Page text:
African American women have long struggled in the media. From images such as Mammy, Saphire- the ever dedicated 'lady of the night', and the Jezebel- the 'lady of any night', the stereotype of how African American women fit into the dominant culture of American media has sadly influenced many current representations of women of color. This is not to say that all women have fallen into these 'image formulas' as many women have not. Artist such as Ma Rainey, Bessie Smith, and even Etta James along with countless other pioneering soulful singers and performers laid a foundation of woman portrayed with real body types, discussing real topics relative to both men and women and inspiring generations of women. Their images although impressionable, have been diluted with time, technology, and types.
The 'types' of women that are presented in the media today are just that, types, or women who have adopted or created 'image formulas' in order to succeed in mainstream media- often haunted by negative images of women of color. Several women have benefited by images or types that were stamps of fame including the girl group, the hip hop homegirl like Lauryn Hill or Queen Latifah, maybe even Eve, and last but not limited to these categories is the bad girl sex kitten, your Lil' Kim, Kaya and now Nikki Minaj.
All of these formulas are proven to be successful, although there are several ladies that no doubt have been successful despite image limitations such as Rah Digga, Missy Elliot, and Mia X. Many woman, however have used the images that have been prescribed by record label consultants and pressures to conform to a type of image that would be profitable. One of the most profitable images aforementioned is none other than the 'bad girl sex kitten'.
This image was perfected by Lil Kim, a female rapper, in the mid 1990's. Kim, who could be said to have borrowed images of Josephine Baker, Lena Horne, or even Ertha Kitt, but if asked i'm sure she would say Marilyn Monroe or Mae West (who's inspiration has yet been confirmed..hint hint), epitomizes the bad girl swag with the attitude, clothes, hair and make-up to be the girl every girl wants to be and guy wants to know. In 1996 with the release of Hard Core, Lil Kim became one of the best female recording artist of the decade. She certainly created an image that, like a science formula or math equation was sure to produce the desired result every time; in this case profit.
With the arrival of Nikki Minaj, many of the 80's babies and the like can say with no thought that Nikki Minaj has adopted Lil Kim's image. Choice of clothes, hair styles and postures have associated Nikki Minaj with the images of Lil Kim. After watching recent youtube footage of a supposed 'stud' Nikki found at http://www.youtube.com/watch?v=nEoYwdK6ahw and following her transformation into the 'Barbie' that is viewed today, one would even assume that the surgeries and changes have been in alignment with the image that Lil Kim perfected some 10 years ago.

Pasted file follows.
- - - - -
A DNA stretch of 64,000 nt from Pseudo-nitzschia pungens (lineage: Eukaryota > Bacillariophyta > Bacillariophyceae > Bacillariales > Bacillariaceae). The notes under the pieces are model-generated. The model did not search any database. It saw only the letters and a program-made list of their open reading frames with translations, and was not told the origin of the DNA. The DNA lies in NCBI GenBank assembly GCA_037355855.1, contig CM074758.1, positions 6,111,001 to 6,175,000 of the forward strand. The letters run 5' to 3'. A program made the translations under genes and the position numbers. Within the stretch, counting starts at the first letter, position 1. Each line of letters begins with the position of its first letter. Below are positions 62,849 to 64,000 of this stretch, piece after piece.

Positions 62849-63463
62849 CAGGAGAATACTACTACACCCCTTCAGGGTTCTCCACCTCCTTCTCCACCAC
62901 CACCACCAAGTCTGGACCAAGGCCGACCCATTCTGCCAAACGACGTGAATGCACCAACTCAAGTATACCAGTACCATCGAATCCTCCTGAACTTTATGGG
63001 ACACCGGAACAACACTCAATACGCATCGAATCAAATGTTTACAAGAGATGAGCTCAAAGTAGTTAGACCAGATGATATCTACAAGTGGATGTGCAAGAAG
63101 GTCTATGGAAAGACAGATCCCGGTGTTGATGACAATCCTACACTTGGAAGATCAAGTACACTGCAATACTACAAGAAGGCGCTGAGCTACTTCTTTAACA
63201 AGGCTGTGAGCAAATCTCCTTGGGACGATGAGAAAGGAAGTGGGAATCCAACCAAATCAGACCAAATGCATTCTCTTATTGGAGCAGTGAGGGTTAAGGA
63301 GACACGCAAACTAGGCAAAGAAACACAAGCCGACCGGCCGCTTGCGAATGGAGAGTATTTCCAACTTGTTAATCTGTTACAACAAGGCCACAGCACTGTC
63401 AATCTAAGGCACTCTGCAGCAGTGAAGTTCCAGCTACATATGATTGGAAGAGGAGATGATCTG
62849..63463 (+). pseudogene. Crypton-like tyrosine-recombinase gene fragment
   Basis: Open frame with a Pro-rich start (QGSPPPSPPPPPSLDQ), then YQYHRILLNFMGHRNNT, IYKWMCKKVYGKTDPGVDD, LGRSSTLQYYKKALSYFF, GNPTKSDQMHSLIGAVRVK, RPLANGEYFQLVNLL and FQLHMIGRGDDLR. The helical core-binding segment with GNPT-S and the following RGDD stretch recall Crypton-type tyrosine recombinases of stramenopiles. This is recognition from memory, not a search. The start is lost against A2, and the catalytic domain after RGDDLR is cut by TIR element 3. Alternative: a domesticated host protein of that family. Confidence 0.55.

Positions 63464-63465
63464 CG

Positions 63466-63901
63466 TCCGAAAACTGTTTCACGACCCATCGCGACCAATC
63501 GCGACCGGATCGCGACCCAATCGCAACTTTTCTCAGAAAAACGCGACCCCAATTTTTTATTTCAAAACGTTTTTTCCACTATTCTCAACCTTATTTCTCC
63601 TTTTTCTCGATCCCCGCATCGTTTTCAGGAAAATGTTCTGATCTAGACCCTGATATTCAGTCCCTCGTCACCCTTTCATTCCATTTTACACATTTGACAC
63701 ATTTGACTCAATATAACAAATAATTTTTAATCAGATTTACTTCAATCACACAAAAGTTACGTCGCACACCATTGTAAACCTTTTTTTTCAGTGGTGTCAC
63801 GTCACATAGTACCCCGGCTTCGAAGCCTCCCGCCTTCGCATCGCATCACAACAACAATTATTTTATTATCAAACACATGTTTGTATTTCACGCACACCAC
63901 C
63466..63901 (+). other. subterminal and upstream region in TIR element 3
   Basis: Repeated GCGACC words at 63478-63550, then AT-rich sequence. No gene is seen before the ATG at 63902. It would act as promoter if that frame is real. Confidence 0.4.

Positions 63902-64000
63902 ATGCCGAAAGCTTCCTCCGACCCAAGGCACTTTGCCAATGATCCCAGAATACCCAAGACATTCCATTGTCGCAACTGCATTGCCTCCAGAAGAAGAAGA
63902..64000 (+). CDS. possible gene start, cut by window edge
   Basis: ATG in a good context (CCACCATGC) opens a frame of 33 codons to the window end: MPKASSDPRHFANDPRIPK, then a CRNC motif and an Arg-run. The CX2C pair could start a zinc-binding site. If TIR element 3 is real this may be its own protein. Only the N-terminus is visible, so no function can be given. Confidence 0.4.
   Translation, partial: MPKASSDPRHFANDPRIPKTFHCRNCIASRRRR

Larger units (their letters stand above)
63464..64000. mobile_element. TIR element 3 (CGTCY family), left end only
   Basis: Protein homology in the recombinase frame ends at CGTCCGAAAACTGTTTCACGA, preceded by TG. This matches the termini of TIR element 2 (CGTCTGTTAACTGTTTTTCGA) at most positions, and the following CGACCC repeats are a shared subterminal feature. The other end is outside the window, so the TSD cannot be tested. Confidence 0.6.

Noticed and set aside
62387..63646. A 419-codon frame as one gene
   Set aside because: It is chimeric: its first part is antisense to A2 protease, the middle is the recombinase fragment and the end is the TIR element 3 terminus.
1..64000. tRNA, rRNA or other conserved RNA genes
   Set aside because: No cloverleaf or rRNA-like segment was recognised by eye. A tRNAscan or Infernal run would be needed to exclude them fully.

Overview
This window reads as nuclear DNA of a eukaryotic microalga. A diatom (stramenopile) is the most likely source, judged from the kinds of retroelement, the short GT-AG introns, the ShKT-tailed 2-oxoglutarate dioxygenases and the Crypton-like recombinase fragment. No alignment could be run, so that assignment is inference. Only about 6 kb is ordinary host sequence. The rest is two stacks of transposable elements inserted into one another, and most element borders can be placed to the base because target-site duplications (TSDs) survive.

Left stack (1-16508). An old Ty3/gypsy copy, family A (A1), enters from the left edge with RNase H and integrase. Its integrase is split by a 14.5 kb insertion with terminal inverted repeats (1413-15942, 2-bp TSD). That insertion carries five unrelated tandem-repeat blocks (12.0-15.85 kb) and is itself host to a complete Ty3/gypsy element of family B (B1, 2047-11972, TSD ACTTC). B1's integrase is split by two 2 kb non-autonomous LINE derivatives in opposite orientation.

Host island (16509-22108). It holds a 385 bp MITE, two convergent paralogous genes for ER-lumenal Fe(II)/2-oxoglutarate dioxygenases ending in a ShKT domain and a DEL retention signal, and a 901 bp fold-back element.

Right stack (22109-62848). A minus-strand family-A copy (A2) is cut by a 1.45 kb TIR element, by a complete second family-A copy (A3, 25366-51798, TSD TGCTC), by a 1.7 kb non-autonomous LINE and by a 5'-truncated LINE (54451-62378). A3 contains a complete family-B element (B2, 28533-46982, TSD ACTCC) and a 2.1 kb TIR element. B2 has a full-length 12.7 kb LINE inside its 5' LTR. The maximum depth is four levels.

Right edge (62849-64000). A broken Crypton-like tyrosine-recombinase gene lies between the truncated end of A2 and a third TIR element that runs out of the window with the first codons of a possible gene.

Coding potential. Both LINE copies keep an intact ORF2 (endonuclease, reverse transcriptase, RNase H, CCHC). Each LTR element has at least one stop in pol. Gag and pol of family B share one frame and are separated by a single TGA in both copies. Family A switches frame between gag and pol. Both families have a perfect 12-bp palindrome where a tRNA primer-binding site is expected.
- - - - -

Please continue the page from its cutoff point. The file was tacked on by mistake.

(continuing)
So why beef? My question exactly, how could these women who essentially have adopted a similar type of female rapper image have not become rappin' bff's? The association is short of admiration, as imitation is the greatest form of flattery. The question must have monetary considerations because Nikki Minaj is the newer model of the Lil Kim mode. Nikki may be surpassing Lil Kim's fame, as the world today is more connected technologically than '96. The website www.theybf.com comments that "for those keeping score in the Lil' Kim versus Nicki Minaj battle, Lil Kim’s highest first week sales was in the year 2000 with The Notorious Kim pushing 230,000 units" (p.1), Pink Friday, Nikki Minaj's newest release sold 423,000 just shy of the record holding Lauryn Hill for first week album sales.
The differences are clear between Nikki Minaj and Lil Kim especially when one considers the time in which both of these artist reigned as queen. There images however are tied to a ever growing legacy of African American women in the media. For their contribution to this legacy goes without criticism, many images are argued to be hyper-sexual, pornographic and at worst 'un-lady like' or aggressive attitudes; all fueling negative stereotypes of women of color. At best these women have found a niche in which the image of the bad girl sex cat has made them success's and leaders of their decade of rap music. A beef therefore over image, because an image has been repeated because of its profitability, would only seem like a continuum of shared and at times stereotypical images by many women of color.
With all due fairness, Lil Kim and Nikki Minaj should just make a collab song and pull a Nas and Jay-Z or even a 50Cent- Kayne West type beef and make music and money not war. If Lil Kim is unsure of here vigor in an ever changing rap game than her fears would better serve her by aligning with one of the most profitable female rappers of 2010; Minaj has paid homage to Kim's image and whose very success is proof of the potency of an image perfected by the rap legend.